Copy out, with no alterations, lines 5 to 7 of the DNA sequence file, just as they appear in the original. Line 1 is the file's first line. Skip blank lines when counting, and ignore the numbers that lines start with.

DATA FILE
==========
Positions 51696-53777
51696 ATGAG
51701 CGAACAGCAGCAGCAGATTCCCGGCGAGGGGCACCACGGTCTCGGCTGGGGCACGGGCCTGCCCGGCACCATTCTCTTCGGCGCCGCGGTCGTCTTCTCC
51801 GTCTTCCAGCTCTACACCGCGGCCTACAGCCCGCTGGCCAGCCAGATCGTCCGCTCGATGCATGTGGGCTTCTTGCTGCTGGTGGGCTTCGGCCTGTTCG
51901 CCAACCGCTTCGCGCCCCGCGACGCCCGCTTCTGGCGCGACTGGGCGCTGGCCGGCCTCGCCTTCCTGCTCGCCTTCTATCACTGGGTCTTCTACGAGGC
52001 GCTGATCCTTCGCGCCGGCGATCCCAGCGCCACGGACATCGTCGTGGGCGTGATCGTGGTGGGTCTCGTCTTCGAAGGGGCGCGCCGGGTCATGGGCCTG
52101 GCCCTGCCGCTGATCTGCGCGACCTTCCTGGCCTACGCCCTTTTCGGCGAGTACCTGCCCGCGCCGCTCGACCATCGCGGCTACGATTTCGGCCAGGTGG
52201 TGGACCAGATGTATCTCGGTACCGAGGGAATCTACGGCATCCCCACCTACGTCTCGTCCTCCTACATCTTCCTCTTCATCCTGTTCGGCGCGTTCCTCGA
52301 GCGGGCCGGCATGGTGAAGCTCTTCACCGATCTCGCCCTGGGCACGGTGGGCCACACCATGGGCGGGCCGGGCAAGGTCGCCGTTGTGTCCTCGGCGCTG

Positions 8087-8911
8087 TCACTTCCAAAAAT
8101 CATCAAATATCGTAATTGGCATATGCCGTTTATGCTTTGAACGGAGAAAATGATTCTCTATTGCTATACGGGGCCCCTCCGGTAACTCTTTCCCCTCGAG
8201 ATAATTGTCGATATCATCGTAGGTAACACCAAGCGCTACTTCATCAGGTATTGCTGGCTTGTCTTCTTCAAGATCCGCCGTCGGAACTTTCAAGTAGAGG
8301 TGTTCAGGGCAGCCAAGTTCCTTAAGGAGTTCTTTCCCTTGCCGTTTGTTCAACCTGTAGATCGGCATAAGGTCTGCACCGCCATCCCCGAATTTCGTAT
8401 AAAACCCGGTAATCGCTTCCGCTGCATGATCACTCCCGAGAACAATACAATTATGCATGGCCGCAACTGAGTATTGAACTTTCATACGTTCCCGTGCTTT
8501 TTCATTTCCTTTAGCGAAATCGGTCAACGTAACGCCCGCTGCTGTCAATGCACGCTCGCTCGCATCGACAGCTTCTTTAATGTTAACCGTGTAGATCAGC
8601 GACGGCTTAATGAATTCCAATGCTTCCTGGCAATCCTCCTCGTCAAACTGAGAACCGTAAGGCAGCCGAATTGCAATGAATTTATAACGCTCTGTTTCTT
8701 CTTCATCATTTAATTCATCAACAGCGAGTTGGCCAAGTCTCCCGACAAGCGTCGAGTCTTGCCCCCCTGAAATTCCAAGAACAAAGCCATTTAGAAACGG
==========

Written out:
51901 CCAACCGCTTCGCGCCCCGCGACGCCCGCTTCTGGCGCGACTGGGCGCTGGCCGGCCTCGCCTTCCTGCTCGCCTTCTATCACTGGGTCTTCTACGAGGC
52001 GCTGATCCTTCGCGCCGGCGATCCCAGCGCCACGGACATCGTCGTGGGCGTGATCGTGGTGGGTCTCGTCTTCGAAGGGGCGCGCCGGGTCATGGGCCTG
52101 GCCCTGCCGCTGATCTGCGCGACCTTCCTGGCCTACGCCCTTTTCGGCGAGTACCTGCCCGCGCCGCTCGACCATCGCGGCTACGATTTCGGCCAGGTGG